The tool is the brainchild of Dan DeJager, physical literacy and wellness advisor at the school in Fair Oaks, California. DeJager is a self-proclaimed “gaming nerd,”

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Student newspaper at University of Kansas students slams school’s reopening plans, demands remote learning

After one week of in-person classes, the University of North Carolina at Chapel Hill closed its doors to stop uncontrolled spread of COVID-19. Four hotspots surfaced in student housing and a fraternity on that campus.

Make no mistake. A similar story will likely play out at the University of Kansas if it follows through on plans to bring students back to classes in person starting Monday. Already this week, other schools, such as Michigan State University and the University of Notre Dame, suspended in-person learning because of COVID-19 outbreaks.

KU hasn’t been honest in its approach to bringing students back. When the Kansan asked about the University’s testing plans, officials declined to answer for months and implemented a saliva testing system three weeks before the start of fall classes.

When the Kansan asked a routine question about how much money was left in KU’s reserves, we were told this information

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Schools weigh outdoor learning as education crisis solution during coronavirus

Children sitting under a shade tree learning their ABCs and multiplication tables might sound like a scene from a long-lost era, but it also might be the answer for some school systems desperately seeking ways to resume operations.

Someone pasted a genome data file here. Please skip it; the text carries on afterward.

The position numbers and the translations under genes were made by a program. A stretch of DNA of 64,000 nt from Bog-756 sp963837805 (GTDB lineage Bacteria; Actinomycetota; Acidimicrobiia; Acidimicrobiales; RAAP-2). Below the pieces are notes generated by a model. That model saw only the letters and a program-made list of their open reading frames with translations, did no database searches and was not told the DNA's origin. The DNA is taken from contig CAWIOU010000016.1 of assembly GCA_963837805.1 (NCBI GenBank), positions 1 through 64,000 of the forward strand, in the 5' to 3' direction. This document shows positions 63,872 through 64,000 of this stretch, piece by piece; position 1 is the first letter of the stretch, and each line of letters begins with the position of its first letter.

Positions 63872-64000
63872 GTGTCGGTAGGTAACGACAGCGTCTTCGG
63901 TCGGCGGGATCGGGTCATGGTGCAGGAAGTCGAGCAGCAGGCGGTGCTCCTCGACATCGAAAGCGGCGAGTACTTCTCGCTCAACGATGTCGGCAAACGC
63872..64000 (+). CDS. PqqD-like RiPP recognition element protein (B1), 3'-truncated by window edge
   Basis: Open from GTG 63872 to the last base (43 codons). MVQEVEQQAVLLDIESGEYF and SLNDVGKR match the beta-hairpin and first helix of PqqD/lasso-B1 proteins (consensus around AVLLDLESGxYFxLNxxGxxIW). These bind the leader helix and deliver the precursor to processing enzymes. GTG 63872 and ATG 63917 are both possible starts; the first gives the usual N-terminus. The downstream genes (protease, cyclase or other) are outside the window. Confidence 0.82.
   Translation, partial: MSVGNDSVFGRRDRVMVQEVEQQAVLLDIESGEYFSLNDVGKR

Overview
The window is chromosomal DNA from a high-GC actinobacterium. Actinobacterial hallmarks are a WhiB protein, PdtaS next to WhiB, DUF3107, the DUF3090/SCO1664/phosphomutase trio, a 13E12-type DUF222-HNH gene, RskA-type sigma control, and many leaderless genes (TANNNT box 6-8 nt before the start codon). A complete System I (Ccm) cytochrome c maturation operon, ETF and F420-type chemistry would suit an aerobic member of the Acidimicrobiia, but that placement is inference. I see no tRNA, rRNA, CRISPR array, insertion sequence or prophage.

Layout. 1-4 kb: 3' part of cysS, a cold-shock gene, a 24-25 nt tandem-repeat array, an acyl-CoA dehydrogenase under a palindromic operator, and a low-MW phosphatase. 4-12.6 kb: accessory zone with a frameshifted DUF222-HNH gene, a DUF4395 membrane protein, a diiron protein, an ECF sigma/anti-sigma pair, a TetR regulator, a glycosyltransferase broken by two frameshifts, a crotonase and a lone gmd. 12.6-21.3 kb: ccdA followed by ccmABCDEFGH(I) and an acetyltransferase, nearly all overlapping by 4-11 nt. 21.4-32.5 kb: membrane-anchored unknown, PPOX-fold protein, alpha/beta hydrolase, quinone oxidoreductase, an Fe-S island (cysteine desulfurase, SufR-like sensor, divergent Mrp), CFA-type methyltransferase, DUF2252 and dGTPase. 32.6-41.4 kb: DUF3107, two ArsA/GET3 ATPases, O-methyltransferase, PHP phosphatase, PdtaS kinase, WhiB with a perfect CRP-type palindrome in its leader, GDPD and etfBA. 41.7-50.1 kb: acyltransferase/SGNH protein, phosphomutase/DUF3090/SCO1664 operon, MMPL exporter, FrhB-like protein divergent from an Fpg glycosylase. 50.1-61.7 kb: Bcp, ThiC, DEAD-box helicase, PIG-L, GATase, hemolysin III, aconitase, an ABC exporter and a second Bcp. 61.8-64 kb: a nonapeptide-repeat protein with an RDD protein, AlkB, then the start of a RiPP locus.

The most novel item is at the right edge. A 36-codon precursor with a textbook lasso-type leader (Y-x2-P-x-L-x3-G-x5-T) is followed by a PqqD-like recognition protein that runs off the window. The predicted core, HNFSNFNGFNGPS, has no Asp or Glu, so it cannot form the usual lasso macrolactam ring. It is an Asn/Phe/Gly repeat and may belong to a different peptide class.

With school buildings shuttered and complaints surging about the shortcomings of online instruction, some administrators are going back to the future by taking advantage of balmy fall climates and the relative safety of the great outdoors during the COVID-19 pandemic.

In Utah, teachers at the Salt Lake Center for Science Education are selecting spots that offer plentiful shade and good Wi-Fi access for students returning to the physical classroom next month.

In Bend, Oregon, preschool children at Bend Forest School will forge ahead with another year — with boots, mittens and scarfs at the ready — to learn and play in the woods. Bend is one of hundreds of “forest schools” across

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UNC students outraged after quick shift to virtual learning

As University of North Carolina-Chapel Hill students scrambled on Tuesday to move out of their dorm rooms, make decisions about their academic futures and demand tuition refunds, they had one message for administrators.

We told you so.

“Everybody told the university not to reopen, and it was only a matter of time,” said Nikhil Rao, a student government senior adviser who has participated in online meetings with provost Bob Blouin every month since April along with other student leaders. “I would be shocked if I didn’t know this was going to happen.”

The university, which disregarded concerns from faculty members, staff workers, Black student leaders, student campus leaders and local county health officials to become one of the largest campuses in the country to reopen for students amid the coronavirus pandemic, announced Monday that it was shifting to fully remote learning after reporting 135 new COVID-19 cases and four clusters.